Diego Maradona is one of the greatest players to have ever played football. Some say he’s the greatest.
That was on the pitch.
Off the pitch, there was plenty going on in Maradona’s life.
And the new documentary, ‘Diego Maradona’, reveals just how out of control the Argentine really was.
At his peak, Maradona carried the weight of Naples and Argentina on his shoulders.
- Messi vs Dani Alves - Ex-teammates go for CA glory
- Ribery: 2013 Ballon d'Or results 'disgusting'
- Messi said 'best but not the champion' after 2014 WC
There were 75,000 fans at the Sao Paolo as Maradona signed for Napoli from Barcelona in 1984.
Napoli had never been Italian champions but with Maradona’s magic, they won two titles and a UEFA Cup in the following years. Meanwhile, he led Argentina to two World Cup finals, winning once in 1986.
He was the best in the world.
However, at the time, the genius was addicted to cocaine.
The infamous Naples mafia, the Camorra, used Maradona as a business front and filled him full of drugs.
In fact, Maradona’s drug addiction was so bad that the club allowed him the following weekly routine:
Sunday: Serie A match.
Sunday night to Wednesday morning: continuous cocaine binge.
Wednesday morning to Saturday evening: “cleanse”, and sweat it all out.
Sunday: Serie A match.
“Probably someone else peed for him,” says club president Corrado Ferlaino when asked how he continued to pass drug tests.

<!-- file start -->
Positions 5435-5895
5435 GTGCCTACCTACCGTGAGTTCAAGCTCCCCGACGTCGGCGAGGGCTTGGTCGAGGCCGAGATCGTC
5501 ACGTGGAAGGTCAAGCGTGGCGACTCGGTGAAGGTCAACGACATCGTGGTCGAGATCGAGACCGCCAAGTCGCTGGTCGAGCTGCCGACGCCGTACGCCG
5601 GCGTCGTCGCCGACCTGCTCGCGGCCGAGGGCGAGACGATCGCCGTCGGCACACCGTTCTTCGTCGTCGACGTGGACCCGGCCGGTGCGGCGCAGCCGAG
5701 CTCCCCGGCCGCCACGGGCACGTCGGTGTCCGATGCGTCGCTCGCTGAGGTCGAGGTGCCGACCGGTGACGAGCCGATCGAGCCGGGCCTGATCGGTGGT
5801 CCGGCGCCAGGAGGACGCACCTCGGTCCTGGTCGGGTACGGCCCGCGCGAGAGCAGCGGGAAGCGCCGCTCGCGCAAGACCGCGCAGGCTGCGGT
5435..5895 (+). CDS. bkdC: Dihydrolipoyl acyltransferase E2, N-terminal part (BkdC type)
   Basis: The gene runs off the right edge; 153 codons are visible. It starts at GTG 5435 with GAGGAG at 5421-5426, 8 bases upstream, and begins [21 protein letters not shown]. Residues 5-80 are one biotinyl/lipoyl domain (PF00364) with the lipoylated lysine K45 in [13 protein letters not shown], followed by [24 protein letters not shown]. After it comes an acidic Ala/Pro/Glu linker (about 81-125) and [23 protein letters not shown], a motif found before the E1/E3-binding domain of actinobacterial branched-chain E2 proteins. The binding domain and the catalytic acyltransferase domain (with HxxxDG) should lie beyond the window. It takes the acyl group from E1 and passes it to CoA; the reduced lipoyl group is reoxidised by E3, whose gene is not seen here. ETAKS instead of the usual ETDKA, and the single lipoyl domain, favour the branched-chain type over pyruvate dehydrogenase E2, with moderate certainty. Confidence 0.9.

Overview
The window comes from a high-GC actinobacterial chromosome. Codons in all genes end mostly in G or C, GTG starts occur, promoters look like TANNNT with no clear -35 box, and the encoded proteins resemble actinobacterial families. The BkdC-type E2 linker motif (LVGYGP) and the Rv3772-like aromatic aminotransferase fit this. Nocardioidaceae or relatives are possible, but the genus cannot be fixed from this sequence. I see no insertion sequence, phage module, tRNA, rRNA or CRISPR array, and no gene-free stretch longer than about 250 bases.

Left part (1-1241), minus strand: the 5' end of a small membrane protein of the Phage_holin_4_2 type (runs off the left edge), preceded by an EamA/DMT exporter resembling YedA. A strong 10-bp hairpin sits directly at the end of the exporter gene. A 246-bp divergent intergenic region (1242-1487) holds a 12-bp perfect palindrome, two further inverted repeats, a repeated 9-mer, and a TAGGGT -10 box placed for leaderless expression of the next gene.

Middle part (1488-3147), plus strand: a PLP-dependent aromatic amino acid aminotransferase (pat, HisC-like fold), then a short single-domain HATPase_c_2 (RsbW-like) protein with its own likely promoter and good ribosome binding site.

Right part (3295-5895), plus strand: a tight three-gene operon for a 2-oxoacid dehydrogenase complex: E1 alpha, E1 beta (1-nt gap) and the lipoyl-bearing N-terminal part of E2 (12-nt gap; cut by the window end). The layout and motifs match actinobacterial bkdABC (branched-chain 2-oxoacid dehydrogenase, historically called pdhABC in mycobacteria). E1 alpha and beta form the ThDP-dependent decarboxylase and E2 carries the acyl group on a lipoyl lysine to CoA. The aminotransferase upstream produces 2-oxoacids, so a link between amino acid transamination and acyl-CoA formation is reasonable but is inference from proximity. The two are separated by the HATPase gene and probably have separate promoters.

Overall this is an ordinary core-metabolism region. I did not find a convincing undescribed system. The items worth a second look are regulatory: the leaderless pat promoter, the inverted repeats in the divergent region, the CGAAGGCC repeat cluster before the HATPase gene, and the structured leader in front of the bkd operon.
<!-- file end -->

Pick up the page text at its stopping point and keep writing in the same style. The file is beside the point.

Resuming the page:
And that’s not mentioning all the prostitutes he would turn to.
At the age of 27, Maradona could still perform at a world-class level at weekends and was still loved by everyone.
But his career in Italy fell apart after the 1990 World Cup.
He scored one of Argentina’s penalties that knocked out hosts Italy in the semi-final and he was vilified.
Called “the most hated man in Italy” his superstar status vanished overnight and the authorities turned against him.
His phones were tapped, allowing the police to catch him ordering drugs and prostitutes. It led to a suspended jail sentence and, when traces of cocaine were found in his urine, a 15-month ban from football.
“When I arrived I was welcomed by 85,000, when I left I was all alone,” Maradona said.
His career was effectively over.
Four years later, he lasted just two matches at the 1994 World Cup before being sent home for failing another drugs test.
It does make you wonder just how good he could have been if he wasn’t addicted to Class A drugs.News Now - Sport News